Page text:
Getting Old Sucks!

The JudgeGETTING OLD SUCKS! I’m not sure at what age that old saw really starts hitting home. I suppose, like most things in life, it varies by individual. What I know for sure is that, for my nearly 93-year old father-in-law, it’s hitting home right now.

Yesterday, Sande had to put her dad in an assisted living facility—his Alzheimers/Dementia/Parkinsons/And Just Plain Being “Tired & Weak” finally making it too much for his 92-year old wife to handle.

The facility is nice. The staff seems to really care. Sande made the room look great. Many of his favorite things are with him—his comfortable chair, the old movies that he watches over and over (westerns and WW II, mostly), his paintings of a favorite dog, his old Judge Thomas A. Lohm plaque, family photos and retirement caricatures. Everything’s there except him, of course. And I suppose that’s a blessing.

And yet, even though “the Judge” is unable to care for himself now, after a lifetime of caring for his wife and daughters, and the countless scalawags and scoundrels who he either defended or judged, there remains an occasional glimpse of the old boy I first met nearly 30 years ago.

This morning, when Sande went by to see him, she sent me this text:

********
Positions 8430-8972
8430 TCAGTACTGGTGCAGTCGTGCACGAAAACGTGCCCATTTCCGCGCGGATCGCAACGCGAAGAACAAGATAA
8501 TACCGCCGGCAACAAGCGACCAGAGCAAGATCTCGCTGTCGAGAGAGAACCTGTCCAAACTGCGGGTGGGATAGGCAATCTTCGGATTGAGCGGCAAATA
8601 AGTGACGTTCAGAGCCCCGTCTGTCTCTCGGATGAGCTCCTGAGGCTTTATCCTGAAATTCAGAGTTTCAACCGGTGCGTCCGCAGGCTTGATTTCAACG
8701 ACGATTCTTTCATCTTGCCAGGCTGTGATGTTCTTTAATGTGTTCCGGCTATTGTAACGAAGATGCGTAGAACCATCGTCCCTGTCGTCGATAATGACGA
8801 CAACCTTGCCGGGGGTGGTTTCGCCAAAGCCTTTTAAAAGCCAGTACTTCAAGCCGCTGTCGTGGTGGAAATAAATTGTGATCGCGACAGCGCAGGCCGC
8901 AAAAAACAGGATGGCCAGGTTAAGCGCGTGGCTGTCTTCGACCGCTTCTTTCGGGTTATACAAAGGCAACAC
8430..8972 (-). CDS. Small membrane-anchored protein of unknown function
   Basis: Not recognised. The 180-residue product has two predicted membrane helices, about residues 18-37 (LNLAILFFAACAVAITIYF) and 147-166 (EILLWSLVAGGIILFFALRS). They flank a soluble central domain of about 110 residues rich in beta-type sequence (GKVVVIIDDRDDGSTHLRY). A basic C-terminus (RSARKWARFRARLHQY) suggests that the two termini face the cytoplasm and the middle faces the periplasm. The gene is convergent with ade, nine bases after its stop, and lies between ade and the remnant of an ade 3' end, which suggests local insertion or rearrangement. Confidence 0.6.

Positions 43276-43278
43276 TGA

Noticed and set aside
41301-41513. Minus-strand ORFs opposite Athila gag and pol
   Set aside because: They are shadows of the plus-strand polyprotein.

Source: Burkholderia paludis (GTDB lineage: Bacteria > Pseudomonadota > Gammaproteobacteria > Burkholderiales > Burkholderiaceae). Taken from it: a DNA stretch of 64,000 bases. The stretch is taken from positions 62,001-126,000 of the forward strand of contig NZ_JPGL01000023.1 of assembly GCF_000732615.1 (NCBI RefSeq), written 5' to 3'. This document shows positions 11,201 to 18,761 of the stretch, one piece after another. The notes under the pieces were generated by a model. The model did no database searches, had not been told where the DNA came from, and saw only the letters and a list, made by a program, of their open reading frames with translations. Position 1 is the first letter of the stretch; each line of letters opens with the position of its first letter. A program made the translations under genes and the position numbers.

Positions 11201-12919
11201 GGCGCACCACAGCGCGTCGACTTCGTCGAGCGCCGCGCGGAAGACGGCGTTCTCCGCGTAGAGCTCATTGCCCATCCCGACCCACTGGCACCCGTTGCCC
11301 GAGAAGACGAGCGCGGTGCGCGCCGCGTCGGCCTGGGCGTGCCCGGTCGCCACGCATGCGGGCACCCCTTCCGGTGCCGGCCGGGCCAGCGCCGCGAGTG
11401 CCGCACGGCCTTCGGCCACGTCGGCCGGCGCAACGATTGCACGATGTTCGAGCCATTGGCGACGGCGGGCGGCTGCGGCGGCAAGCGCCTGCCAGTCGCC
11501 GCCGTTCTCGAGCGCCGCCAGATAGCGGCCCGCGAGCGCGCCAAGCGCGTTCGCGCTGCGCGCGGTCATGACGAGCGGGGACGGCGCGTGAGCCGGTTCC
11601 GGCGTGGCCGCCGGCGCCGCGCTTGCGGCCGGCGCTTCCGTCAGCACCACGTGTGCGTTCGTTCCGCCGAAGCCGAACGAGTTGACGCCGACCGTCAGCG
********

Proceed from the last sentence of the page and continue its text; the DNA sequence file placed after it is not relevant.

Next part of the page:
“He’s acting crazy—won’t take his medication and keeps talking about an old white woman who stole his money and put a curse on him.”

My initial reaction was concern. Then I thought about the Judge’s great sense of humor and I texted back:

“Ask him if the old white woman is short, plump, and usually eats the food off his plate.” (Sande’s mom’s M.O.)

Sande read him my response and he laughed. That’s my boy! Despite all the mixed up stuff that I can only imagine is spinning around through his muddled mind, he can still grab a piece of the chatter and be amused.

People deal with these situations every day—sending loved ones away from home and placing them in the care of total strangers. It’s heartbreaking, heart wrenching, and, worse, it can feel so heartless.

My maternal grandparents each just walked up to their bedroom one afternoon (albeit two years apart) to take a nap. They never woke up. That was a pretty good deal.

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